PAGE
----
Asfiani was pregnant when the 7.4 magnitude earthquake hit Central Sulawesi in Indonesia in late September 2018. She and her husband lost their home but not their lives in the disaster that killed 4,340, destroyed 70,000 homes and left tens of thousands of already vulnerable people internally displaced.
The couple were taken in by relatives but struggled to find food and healthcare in the aftermath of the disaster. Together with the provincial and national government World Vision and our partners worked to make sure life-saving emergency-response work was strengthened by pro-active humanitarian safety nets by linking to government-led social protection programmes with targeted financial transfers. This meant women like Asfiani were able to address their needs beyond basic survival.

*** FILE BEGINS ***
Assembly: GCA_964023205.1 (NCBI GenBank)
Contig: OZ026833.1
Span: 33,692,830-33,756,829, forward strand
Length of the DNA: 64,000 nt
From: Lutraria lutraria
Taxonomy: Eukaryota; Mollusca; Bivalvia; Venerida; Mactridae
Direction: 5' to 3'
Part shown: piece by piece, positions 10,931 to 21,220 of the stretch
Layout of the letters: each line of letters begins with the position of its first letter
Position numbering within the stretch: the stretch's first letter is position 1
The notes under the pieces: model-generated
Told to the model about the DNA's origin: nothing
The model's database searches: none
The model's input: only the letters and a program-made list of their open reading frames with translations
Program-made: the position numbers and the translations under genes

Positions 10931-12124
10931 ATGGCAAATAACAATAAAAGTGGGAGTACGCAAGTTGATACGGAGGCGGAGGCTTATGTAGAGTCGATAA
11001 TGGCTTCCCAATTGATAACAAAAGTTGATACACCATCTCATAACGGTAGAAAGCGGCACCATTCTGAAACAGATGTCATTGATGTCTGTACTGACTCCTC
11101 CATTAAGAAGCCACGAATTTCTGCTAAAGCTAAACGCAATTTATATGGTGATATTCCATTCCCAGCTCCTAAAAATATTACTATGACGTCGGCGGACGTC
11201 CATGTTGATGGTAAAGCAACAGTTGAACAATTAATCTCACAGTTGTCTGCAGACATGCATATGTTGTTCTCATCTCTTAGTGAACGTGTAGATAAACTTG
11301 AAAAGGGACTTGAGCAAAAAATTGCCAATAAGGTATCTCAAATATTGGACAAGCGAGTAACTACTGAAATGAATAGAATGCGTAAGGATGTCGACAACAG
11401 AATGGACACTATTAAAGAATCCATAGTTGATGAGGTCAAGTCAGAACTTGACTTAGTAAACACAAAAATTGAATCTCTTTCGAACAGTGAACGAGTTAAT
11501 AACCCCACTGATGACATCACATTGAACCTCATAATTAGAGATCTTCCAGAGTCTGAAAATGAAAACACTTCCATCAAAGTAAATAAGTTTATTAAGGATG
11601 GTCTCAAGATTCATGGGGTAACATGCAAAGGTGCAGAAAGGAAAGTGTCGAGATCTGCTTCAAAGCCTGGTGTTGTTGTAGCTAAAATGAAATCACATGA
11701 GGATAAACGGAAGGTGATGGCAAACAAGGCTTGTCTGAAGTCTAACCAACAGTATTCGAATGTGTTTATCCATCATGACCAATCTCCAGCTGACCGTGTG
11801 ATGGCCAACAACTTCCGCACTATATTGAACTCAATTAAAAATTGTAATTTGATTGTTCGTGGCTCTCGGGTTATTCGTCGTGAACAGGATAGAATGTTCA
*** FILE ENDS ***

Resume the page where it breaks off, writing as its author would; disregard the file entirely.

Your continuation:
This kind of social protection approach, involving a number of different stakeholders working together, has been explored for more than 13 years with lessons taken from Sierra Leone, Malawi, Turkey and Lebanon. What we saw after the Indonesian disaster helps us to learn even more about how to continually improve our humanitarian cash and voucher work.
We continue to see, sadly, a lack of coordination, parallel structures and inconsistent policy frameworks. This results in social protection interventions, failing to target the most vulnerable children. Lessons learnt include:
- Rapid coordination is critical
- We need to see a coherent framework of child rights-based standards, principles and indicators
- Humanitarian and social accountability mechanisms for rights-based approaches offer a real opportunity
- Planning and funding needs to be agile and less restricte